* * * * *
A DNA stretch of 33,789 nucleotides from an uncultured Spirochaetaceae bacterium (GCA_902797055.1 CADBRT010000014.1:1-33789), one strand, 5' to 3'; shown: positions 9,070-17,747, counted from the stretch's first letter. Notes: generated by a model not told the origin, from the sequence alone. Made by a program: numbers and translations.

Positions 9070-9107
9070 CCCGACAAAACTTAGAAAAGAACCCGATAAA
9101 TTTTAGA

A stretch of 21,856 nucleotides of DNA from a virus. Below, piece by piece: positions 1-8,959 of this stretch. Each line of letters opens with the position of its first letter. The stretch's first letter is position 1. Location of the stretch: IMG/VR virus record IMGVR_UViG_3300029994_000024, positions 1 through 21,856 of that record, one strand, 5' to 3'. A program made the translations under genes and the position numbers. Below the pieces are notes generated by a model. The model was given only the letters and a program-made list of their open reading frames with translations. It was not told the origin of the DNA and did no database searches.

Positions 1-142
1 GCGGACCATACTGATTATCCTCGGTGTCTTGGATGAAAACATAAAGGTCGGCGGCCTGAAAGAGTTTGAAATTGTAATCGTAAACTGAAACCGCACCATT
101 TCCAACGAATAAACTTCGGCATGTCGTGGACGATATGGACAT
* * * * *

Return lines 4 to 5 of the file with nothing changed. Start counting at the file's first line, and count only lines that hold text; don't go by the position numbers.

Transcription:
9101 TTTTAGA

A stretch of 21,856 nucleotides of DNA from a virus. Below, piece by piece: positions 1-8,959 of this stretch. Each line of letters opens with the position of its first letter. The stretch's first letter is position 1. Location of the stretch: IMG/VR virus record IMGVR_UViG_3300029994_000024, positions 1 through 21,856 of that record, one strand, 5' to 3'. A program made the translations under genes and the position numbers. Below the pieces are notes generated by a model. The model was given only the letters and a program-made list of their open reading frames with translations. It was not told the origin of the DNA and did no database searches.